Driver in fatal wrong-way I-40 crash charged
Posted January 21, 2018 4:33 p.m. EST
Updated July 13, 2018 9:56 a.m. EDT
Police said a Honda Civic with four people inside was driving eastbound in the westbound lanes of the highway at Wade Avenue.
Rupresh Uprety and Pricil Chundapurakal were killed in the crash. The other two people in the Civic were being treated for injuries at WakeMed in Raleigh.
The pickup driver, who was on his way to spread salt in a parking lot, walked away with cuts and bruises.
Authorities on Sunday charged Anibal Raul Ambrocio-Chilel, 27, of Raleigh, with two counts of felony death by vehicle and one count each of driving while impaired and reckless driving to endanger. He was being held at the Wake County jail under a $410,000 bond and was scheduled to appear in court Monday.
The Department of Homeland Security put an immigration detainer on him, saying that data on file and statements he made to authorities suggest he is either in the U.S. illegally or is subject to deportation.
A Durham County 911 dispatcher called the 911 communications center in Raleigh at 11:35 p.m. Thursday to warn them the Civic was headed toward Raleigh.
"I think Davis [Drive] is the last place somebody saw it, but they said it was flying down the highway, a dark-colored, older-model Honda," the Durham dispatcher said. "We don't have any of our officers that are in the area that are probably going to be able to catch it before it hits Raleigh."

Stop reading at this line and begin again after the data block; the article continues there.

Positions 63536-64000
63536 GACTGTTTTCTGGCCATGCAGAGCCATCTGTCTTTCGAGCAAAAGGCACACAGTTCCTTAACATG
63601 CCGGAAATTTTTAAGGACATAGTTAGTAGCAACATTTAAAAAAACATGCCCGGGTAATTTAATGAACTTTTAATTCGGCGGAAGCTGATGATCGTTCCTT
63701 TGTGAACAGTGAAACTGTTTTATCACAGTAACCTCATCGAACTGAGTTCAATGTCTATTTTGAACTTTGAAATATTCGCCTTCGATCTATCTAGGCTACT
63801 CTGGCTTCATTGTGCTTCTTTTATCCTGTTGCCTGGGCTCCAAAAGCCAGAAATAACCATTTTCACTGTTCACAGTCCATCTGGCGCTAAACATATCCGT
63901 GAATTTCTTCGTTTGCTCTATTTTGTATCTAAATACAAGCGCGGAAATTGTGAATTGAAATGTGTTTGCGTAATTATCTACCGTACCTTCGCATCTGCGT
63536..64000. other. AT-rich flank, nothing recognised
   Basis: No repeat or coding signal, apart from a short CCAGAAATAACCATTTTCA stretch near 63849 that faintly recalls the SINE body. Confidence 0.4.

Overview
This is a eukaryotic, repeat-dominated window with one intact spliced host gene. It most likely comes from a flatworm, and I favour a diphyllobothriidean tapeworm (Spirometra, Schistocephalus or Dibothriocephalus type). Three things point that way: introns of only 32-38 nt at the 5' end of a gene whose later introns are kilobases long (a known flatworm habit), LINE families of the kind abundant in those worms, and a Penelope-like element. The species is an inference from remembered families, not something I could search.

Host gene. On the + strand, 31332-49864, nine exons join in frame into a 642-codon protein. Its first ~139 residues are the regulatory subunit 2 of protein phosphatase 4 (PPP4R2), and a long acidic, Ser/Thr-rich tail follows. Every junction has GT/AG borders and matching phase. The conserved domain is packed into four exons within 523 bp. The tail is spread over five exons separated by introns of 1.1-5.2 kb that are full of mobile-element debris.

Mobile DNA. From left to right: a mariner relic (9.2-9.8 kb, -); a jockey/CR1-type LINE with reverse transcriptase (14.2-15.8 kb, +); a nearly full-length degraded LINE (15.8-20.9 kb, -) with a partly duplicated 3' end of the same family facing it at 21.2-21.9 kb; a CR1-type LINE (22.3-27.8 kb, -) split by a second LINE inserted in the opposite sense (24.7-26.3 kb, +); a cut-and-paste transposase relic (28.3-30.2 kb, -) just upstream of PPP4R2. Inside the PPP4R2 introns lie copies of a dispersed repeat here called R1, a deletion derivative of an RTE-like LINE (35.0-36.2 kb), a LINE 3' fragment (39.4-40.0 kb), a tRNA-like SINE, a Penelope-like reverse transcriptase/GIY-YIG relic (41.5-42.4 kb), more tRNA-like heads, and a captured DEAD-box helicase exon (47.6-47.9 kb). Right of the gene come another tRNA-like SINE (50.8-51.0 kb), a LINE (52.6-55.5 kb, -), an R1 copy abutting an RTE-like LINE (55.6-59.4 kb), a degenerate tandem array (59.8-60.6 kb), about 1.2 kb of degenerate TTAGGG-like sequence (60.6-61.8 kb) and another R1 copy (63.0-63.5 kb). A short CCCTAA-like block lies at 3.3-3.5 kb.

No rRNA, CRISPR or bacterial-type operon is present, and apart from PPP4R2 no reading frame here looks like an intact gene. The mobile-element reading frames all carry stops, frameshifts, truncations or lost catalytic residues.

Three minutes later, an eastbound driver called Raleigh 911 to report the collision.
"I was going one direction. They were coming up beside me on the other side of the road, and I noticed them, and then they hit somebody," the man told the dispatcher. "I could tell they hit something because I could see, I could see a plume of something, I don't know what. So, they may have hit the rail, but I think it was another car."
North Carolina Transportation Secretary Jim Trogdon said Friday that wrong-way crashes are a national problem, but the I-40 crash represents at least eight such collisions in the Triangle since last fall. According to the state Department of Transportation, there were more than 500 wrong-way crashes statewide between 2000 and 2016, with 145 people killed and another 643 injured.